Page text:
Posted in Bio-ethics, Catholic Herald, Church and Society, Moral judgment, Quentin queries | 59 Comments


Many writers will tell you that they never bother to re-read their published work. I am not among their number for I find few things more satisfying than reading something with which I entirely agree. This took me back to a 1966 copy of The Month, containing a piece titled “The responsible conscience.”

The burden of my article was that Catholics in general had been trained to avoid the use of their consciences in any process of moral discrimination. First, the panorama of moral teaching was so wide that the answer to any dilemma of consequence was available. Why try do-it-yourself when the answer was in the back of the book? Second, there was a particular virtue in obedience, which added an extra burnish to one’s moral act. And I quoted several authorities who bewailed the disappearance of the Catholic conscience.

The establishment attitude to teaching morals to the young was that moral education should be explicit, dogmatic and determinate. It should indoctrinate children until resistance to evil becomes almost second nature. It says to the child: you must be good in the way I teach you to be good, so that afterwards you may know how to be good. (Sorry, I should have used inverted commas. That was taken directly from a standard moral theology, Henry Davis SJ, 1958 edition.)

This former approach suggests a picture of the Christian life as a journey of great peril. We were either en route for blessedness or en route for a Hell of eternal punishment. Beheading by ISIL is positively benign by comparison. The current Catechism remains clear about this. We may rightly claim to be a religion of love, but we must also accept that in practice we were once a religion of serious psychological threat. We were controlled by menace. It is clearly stated that mortal sin requires full knowledge and consent. But we cannot escape full knowledge given our recognition of natural law and the Church’s teaching. And we do have consent because we have free will, and are assured that the grace needed to avoid sin is always available.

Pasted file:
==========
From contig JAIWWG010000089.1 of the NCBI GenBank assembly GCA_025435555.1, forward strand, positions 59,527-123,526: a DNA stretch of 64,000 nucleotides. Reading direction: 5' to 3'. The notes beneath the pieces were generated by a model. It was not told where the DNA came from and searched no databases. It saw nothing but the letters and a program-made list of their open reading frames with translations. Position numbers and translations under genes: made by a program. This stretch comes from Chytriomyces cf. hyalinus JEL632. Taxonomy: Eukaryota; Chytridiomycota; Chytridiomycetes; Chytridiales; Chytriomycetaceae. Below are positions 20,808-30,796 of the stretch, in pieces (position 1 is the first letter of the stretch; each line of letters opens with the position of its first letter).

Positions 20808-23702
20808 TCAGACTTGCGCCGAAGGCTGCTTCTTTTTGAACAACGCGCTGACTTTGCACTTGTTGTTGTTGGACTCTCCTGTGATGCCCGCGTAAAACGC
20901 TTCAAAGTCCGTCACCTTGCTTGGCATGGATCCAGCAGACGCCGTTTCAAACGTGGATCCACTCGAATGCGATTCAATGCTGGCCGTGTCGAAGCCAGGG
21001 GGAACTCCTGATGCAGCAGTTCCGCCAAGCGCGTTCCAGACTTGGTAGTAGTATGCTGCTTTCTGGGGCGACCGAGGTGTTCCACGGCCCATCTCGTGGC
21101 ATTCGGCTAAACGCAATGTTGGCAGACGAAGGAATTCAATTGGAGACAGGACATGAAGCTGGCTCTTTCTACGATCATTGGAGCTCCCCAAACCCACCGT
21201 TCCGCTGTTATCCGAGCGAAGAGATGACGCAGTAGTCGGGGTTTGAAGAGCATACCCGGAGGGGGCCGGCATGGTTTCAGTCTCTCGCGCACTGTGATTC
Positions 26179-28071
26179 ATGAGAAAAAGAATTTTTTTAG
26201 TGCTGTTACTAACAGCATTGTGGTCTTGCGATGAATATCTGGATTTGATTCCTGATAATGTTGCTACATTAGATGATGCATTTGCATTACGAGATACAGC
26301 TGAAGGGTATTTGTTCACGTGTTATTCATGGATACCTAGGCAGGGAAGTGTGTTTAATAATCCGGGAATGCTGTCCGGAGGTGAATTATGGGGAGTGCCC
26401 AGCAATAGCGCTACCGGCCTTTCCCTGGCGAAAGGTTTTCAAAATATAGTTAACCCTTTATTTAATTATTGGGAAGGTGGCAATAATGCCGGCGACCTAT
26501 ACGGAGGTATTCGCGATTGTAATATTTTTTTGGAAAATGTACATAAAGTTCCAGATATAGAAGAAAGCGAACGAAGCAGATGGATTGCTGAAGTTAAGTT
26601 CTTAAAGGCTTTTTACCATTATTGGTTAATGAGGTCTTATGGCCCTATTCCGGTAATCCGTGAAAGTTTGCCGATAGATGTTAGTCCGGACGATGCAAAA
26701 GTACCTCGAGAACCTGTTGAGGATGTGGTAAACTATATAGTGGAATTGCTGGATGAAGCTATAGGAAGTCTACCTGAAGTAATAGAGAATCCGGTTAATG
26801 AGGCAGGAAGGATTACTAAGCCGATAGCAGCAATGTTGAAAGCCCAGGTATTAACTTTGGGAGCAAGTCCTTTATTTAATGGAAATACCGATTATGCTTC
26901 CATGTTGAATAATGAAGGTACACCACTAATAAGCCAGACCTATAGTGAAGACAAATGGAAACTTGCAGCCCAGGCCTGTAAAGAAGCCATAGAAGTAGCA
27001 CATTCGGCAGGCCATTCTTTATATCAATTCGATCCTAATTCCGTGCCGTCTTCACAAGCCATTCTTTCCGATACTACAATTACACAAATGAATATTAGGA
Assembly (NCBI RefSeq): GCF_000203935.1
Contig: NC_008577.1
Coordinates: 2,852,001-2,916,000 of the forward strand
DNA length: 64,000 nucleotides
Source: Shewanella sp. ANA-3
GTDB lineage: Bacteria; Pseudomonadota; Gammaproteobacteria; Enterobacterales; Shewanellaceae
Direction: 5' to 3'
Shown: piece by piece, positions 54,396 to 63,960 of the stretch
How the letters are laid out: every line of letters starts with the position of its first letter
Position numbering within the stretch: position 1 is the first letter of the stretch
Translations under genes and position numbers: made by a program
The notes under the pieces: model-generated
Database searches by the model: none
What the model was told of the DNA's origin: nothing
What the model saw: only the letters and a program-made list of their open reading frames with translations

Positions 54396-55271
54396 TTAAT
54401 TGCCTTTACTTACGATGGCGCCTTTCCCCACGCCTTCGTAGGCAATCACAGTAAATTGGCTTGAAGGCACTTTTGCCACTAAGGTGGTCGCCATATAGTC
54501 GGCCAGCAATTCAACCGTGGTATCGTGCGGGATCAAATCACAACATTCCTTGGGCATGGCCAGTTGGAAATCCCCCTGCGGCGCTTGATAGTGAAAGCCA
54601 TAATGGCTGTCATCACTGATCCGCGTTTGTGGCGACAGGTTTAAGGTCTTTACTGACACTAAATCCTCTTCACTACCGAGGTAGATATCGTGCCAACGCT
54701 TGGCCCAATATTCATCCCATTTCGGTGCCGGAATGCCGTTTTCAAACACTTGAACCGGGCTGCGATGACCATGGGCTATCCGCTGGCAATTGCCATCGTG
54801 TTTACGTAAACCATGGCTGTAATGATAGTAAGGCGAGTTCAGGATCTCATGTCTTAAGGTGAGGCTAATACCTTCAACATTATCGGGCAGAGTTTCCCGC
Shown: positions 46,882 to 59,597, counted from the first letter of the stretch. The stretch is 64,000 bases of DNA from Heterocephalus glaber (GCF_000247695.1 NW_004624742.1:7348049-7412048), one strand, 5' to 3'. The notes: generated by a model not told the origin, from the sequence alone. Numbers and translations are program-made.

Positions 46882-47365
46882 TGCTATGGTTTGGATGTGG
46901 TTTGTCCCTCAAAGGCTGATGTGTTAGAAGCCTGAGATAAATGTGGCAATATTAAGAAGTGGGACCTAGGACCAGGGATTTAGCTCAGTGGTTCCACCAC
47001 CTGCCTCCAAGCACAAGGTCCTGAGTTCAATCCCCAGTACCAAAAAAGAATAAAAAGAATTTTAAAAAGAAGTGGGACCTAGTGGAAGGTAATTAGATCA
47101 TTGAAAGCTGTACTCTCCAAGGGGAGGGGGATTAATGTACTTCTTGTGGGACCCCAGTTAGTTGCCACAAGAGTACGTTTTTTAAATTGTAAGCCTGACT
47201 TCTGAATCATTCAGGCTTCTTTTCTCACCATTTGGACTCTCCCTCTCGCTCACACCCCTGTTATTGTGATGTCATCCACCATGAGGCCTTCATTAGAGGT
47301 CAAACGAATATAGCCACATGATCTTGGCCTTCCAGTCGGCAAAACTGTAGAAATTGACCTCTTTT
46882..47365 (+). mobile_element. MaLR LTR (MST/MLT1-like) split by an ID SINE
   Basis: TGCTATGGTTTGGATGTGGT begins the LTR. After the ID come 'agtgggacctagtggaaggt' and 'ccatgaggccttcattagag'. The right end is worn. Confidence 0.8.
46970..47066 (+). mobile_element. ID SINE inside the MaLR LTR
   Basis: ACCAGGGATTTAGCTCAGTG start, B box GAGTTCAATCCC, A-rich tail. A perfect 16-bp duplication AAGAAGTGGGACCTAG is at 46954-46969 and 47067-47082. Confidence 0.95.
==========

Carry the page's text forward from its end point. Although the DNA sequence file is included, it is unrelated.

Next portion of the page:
This will read strangely to younger generations. Vatican II reminded us that conscience takes precedence over extraneous moral teaching. We remember moral orthodoxies which have turned out to be heterodoxies. And we understand how full knowledge and full consent are more difficult concepts than we used to think. Shaw’s St Joan did not know whether she was in a state of grace: equally, we do not know if we are in a state of damnation.

Against this background we may understand better the differences of opinion which were expressed at the synod. Perforce, senior bishops and cardinals were brought up in the old school. And the earliest lessons drive deepest. There is a line of thought which says: sacramental marriage is indissoluble, remarriage is a continual state of mortal sin freely maintained with knowledge and consent, so reception of the Eucharist by someone actively at enmity with God is unthinkable.

Similarly, this reasoning goes, a homosexual couple must be aware that their relationship centres on a grave disorder (the Catechism specifically rules out ignorance of the natural law). Of course we must behave decently to them but accepting them as members of our community when they live in culpable enmity against God is many steps too far.